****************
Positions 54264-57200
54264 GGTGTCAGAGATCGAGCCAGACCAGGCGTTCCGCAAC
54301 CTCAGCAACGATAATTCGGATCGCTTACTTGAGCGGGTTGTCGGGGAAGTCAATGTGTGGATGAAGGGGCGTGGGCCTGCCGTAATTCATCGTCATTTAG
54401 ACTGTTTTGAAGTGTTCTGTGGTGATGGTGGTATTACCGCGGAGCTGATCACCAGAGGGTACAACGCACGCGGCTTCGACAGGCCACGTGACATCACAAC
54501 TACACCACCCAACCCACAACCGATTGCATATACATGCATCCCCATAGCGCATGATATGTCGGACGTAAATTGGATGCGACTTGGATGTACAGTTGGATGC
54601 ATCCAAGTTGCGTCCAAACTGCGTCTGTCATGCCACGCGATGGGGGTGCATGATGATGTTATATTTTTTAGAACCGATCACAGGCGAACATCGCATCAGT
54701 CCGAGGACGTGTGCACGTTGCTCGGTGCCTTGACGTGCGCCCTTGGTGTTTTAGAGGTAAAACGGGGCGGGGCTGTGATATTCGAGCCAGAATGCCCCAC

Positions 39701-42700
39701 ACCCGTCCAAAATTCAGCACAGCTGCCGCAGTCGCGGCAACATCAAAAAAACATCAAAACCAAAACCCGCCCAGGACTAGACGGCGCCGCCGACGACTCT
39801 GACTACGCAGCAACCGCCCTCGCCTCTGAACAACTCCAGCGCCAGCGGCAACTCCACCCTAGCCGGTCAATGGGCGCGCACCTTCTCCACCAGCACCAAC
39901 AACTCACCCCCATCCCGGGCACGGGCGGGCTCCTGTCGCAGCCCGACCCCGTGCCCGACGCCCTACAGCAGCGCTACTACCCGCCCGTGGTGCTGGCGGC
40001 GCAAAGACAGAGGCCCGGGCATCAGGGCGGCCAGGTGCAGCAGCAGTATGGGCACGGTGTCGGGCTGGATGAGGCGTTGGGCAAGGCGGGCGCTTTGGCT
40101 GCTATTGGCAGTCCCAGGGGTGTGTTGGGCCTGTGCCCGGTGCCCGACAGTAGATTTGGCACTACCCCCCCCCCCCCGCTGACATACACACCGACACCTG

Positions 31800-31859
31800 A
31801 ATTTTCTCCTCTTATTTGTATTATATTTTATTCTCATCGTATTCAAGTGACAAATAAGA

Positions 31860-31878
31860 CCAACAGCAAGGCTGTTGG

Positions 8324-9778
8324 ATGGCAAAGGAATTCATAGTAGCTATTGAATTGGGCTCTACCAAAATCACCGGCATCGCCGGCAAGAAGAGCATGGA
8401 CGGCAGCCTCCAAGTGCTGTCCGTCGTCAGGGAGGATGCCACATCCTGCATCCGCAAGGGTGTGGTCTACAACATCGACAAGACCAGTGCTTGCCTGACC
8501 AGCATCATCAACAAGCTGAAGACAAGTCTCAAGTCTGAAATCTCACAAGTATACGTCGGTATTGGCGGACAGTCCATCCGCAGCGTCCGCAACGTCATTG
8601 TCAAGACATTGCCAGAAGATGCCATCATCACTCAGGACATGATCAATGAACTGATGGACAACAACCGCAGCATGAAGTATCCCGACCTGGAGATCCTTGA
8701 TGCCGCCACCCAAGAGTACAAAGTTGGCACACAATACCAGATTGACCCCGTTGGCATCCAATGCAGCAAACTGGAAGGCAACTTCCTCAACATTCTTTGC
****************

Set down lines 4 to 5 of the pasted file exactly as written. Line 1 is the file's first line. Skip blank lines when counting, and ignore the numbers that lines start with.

54401 ACTGTTTTGAAGTGTTCTGTGGTGATGGTGGTATTACCGCGGAGCTGATCACCAGAGGGTACAACGCACGCGGCTTCGACAGGCCACGTGACATCACAAC
54501 TACACCACCCAACCCACAACCGATTGCATATACATGCATCCCCATAGCGCATGATATGTCGGACGTAAATTGGATGCGACTTGGATGTACAGTTGGATGC